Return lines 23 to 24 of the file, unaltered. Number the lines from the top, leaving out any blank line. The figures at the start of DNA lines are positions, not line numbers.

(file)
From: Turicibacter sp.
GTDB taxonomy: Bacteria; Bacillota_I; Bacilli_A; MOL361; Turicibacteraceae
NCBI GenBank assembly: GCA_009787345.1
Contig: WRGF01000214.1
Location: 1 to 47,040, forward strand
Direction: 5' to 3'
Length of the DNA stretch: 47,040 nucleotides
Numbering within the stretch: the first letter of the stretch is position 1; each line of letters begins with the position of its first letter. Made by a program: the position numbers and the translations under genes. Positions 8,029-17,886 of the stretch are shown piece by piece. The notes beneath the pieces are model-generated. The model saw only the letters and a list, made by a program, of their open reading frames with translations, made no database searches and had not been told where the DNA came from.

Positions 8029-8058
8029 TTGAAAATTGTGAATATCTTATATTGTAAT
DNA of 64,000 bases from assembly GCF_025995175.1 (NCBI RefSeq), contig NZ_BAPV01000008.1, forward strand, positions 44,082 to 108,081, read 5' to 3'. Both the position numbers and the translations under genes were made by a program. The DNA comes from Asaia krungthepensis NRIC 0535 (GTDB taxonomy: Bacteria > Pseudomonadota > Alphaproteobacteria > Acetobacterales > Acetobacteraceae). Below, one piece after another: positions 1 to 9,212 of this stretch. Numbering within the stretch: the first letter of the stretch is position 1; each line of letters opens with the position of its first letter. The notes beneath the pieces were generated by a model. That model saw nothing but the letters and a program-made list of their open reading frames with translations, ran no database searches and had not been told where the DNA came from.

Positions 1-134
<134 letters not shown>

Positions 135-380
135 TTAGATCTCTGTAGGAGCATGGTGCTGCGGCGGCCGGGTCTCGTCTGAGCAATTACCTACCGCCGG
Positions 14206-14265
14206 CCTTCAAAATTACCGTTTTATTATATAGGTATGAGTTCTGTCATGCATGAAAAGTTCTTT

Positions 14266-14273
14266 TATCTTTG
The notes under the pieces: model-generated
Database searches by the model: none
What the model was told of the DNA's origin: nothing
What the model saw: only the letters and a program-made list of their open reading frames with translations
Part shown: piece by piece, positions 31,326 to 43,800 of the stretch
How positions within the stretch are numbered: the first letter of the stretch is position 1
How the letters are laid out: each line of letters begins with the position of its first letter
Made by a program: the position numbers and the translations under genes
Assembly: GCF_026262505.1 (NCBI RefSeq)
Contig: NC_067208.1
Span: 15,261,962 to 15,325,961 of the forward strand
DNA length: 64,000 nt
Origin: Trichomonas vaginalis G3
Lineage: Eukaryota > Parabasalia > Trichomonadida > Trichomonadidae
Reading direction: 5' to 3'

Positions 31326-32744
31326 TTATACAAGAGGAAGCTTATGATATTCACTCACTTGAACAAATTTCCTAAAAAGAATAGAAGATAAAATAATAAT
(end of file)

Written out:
What the model saw: only the letters and a program-made list of their open reading frames with translations
Part shown: piece by piece, positions 31,326 to 43,800 of the stretch